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New book features 100 tales of Sarnia history

Published on

Tara Jeffrey

Local author and historian Phil Egan has released his latest book, featuring 100 stories about Sarnia’s rich and memorable history.

“Backward Glances: Historic Tales from the Imperial City,” is comprised of short tales chronicling Sarnia’s past, as they appeared in The Sarnia Journal over the course of eight years.

“Some of my most popular stories are in this book,” said Egan, editor-in-chief of the Sarnia Historical Society and regular contributor to The Journal.

Stories like “Wax man’s plea to ‘dig me up in 50 years’ remains unfulfilled,” chronicling one of Sarnia-Lambton’s strangest burials; and “The strange tale of the Imperial Oil furnace jumper,” are among his most well-read works, he said, adding that he likes to throw in a few personal stories as well.

“Initiating the rent-a-mom and duping Mrs. Dupe,” recounts the hilarious tricks the Egan kids played on the nanny while their parents went on vacation.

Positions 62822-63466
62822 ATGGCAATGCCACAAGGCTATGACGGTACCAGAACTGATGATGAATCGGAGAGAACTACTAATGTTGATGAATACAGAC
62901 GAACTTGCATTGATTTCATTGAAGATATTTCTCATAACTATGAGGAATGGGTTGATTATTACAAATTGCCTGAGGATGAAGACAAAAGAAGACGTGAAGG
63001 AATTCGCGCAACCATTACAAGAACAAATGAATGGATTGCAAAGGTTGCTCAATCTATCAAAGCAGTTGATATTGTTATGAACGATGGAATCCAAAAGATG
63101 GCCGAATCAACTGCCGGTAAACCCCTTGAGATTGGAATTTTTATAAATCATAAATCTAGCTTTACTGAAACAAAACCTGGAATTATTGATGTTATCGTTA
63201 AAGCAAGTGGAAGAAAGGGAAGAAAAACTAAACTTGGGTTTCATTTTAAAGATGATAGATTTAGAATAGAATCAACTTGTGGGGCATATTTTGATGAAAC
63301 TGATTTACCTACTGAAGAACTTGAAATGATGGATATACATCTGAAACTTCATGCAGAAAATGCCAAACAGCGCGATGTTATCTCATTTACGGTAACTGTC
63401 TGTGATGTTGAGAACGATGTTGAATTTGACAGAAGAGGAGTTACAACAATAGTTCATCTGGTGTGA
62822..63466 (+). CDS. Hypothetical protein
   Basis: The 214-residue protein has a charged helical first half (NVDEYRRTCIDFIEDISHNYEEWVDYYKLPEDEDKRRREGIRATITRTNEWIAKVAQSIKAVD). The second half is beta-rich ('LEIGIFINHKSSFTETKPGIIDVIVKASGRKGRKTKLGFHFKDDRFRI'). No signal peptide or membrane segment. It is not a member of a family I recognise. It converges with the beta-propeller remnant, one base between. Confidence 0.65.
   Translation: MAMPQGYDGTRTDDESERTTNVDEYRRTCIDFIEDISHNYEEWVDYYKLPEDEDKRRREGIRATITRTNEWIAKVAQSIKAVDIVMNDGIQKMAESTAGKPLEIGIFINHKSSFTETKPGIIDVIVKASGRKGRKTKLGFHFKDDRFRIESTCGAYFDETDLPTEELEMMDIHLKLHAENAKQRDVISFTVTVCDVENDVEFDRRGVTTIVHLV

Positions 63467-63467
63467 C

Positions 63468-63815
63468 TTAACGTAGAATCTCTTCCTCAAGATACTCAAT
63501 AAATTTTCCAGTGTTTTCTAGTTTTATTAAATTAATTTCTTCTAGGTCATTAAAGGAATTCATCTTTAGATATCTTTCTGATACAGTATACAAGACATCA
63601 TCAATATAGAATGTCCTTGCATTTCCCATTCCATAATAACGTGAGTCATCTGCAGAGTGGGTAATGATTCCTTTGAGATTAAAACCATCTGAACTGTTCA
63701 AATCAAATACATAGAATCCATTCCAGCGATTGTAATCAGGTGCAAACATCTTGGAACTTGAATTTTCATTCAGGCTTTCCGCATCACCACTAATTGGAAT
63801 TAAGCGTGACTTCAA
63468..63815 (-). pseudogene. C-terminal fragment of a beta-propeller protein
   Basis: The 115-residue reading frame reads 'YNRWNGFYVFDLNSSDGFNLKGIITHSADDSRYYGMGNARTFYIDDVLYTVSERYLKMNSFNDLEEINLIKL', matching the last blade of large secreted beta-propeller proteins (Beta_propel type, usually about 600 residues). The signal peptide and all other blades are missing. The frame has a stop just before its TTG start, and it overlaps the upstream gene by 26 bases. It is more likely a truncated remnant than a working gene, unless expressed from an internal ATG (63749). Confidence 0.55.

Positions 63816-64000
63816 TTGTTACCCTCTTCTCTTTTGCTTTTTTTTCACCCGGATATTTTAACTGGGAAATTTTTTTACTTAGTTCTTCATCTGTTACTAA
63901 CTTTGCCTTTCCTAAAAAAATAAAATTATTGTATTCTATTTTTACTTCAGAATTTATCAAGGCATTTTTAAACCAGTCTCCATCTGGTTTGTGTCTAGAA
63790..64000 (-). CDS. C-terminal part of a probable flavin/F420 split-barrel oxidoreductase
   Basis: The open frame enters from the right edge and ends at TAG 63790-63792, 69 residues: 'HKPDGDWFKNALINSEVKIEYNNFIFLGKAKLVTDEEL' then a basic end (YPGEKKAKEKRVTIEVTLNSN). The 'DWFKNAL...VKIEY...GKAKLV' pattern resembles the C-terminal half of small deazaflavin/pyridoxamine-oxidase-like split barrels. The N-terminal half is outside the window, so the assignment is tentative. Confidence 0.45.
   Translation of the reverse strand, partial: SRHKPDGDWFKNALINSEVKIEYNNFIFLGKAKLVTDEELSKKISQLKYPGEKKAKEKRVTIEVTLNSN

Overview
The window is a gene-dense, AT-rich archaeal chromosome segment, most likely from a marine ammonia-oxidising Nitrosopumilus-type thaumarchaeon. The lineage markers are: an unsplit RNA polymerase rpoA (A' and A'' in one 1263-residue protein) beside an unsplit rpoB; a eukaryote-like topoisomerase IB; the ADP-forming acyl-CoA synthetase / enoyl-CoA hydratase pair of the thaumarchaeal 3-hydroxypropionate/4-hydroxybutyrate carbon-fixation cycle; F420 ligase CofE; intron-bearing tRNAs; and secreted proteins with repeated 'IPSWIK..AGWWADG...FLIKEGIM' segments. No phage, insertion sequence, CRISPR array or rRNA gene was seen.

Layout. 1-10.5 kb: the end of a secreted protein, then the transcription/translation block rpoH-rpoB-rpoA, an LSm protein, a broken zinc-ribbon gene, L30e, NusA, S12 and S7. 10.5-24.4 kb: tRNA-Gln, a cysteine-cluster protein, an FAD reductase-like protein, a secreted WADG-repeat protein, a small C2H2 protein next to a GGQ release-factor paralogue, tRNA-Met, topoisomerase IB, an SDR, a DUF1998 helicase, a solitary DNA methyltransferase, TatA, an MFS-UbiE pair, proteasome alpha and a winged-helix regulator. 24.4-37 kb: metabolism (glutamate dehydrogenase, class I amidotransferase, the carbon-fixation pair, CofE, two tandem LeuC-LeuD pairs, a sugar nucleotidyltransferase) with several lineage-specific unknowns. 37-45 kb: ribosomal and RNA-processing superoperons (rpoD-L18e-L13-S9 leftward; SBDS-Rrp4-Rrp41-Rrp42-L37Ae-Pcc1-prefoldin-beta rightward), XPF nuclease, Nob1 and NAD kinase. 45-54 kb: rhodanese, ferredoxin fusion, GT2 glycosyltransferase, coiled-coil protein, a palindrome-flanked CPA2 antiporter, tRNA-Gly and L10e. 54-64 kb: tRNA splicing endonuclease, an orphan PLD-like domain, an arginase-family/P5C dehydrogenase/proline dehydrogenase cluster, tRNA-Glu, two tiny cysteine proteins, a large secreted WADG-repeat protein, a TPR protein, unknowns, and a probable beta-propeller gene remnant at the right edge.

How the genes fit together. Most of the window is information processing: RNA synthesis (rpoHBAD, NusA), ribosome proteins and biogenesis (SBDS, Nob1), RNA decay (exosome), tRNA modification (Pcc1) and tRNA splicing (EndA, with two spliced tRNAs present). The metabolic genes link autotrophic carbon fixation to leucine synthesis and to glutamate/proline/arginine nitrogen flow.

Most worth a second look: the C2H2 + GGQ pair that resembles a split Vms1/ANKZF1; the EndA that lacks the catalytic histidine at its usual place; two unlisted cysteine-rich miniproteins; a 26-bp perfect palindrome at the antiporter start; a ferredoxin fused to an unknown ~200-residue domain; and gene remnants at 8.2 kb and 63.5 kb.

Other notable tales chronicle the life and death of Norm Perry — one of Canada’s most celebrated football greats who went on to become Sarnia’s mayor; the massive 1867 blaze that destroyed much of downtown Sarnia’s business core; and how a Sarnia Journal story about Corunna helped inspire a new book by a Spanish author.

And there’s plenty more where they came from.

“I’d like to put out a new book every summer,” Egan said, pointing to a total of 300 stories written for and published in The Journal. “So, this will hopefully be the first of three books.”

Egan, who helped revitalize the Sarnia Historical Society back in 2015 along with director and past president Ron Realesmith, also penned the books, “Keeping the Peace:160 Years of Policing in the Imperial City” and “Walking through Fire: The History of Sarnia’s Bravest.”

He credits the popularity of local history to other storytellers like Tom St. Amand and Tom Slater.

“I always took the view that Tom Slater started a historical renaissance in this town when he launched the War Remembrance Project,” Egan said of the comprehensive record of the “ordinary” men and women who left their jobs, schools, farms and loved ones to fight for Canada’s freedom in conflicts around the world.

“There’s just so much interest in local history, now.”

For more on Backward Glances: Historical Tales from the Imperial City, visit sarniahistoricalsociety.com or The Book Keeper in Sarnia. Copies of the book are $24.95, with proceeds to the Sarnia Historical Society.

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